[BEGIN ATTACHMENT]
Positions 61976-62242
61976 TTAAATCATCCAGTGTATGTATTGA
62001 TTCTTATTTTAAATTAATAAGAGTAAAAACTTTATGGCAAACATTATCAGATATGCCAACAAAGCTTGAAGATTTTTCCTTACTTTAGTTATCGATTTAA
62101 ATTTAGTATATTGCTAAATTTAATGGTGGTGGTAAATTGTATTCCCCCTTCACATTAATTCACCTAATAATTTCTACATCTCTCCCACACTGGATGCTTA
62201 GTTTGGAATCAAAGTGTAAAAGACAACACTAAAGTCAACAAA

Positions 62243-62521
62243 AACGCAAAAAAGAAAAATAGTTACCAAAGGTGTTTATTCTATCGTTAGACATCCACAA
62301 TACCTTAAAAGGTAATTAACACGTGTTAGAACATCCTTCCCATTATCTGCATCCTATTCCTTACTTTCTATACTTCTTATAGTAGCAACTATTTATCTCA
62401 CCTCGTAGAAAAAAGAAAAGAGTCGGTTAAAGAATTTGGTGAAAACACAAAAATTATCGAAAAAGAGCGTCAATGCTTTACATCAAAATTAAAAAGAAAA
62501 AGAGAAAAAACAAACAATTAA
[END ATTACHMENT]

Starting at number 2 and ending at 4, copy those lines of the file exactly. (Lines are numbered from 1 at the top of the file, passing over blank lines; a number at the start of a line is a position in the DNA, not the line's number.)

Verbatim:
61976 TTAAATCATCCAGTGTATGTATTGA
62001 TTCTTATTTTAAATTAATAAGAGTAAAAACTTTATGGCAAACATTATCAGATATGCCAACAAAGCTTGAAGATTTTTCCTTACTTTAGTTATCGATTTAA
62101 ATTTAGTATATTGCTAAATTTAATGGTGGTGGTAAATTGTATTCCCCCTTCACATTAATTCACCTAATAATTTCTACATCTCTCCCACACTGGATGCTTA